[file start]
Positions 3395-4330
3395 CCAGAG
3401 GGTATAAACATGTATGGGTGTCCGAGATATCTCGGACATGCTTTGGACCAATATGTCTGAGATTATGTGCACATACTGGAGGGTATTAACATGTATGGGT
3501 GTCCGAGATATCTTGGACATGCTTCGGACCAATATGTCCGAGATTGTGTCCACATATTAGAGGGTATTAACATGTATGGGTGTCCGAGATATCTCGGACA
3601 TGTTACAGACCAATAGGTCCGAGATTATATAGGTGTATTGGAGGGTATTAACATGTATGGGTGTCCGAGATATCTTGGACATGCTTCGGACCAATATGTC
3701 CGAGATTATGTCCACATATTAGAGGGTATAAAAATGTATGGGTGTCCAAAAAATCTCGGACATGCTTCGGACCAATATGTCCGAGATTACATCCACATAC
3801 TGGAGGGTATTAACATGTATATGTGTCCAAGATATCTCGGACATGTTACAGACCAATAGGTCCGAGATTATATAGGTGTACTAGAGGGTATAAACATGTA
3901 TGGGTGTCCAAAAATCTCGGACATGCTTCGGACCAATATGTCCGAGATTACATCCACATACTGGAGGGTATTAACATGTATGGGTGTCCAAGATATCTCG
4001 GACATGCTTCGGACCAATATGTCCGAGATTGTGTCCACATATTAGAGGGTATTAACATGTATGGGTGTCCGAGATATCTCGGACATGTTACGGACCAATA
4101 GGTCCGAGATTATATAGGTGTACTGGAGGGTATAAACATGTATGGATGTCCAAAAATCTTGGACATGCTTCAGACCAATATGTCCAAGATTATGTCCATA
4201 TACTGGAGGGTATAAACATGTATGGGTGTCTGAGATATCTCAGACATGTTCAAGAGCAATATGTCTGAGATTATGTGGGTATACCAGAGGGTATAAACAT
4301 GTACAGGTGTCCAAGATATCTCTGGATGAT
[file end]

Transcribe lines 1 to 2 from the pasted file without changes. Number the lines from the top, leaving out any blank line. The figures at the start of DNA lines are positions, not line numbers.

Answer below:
Positions 3395-4330
3395 CCAGAG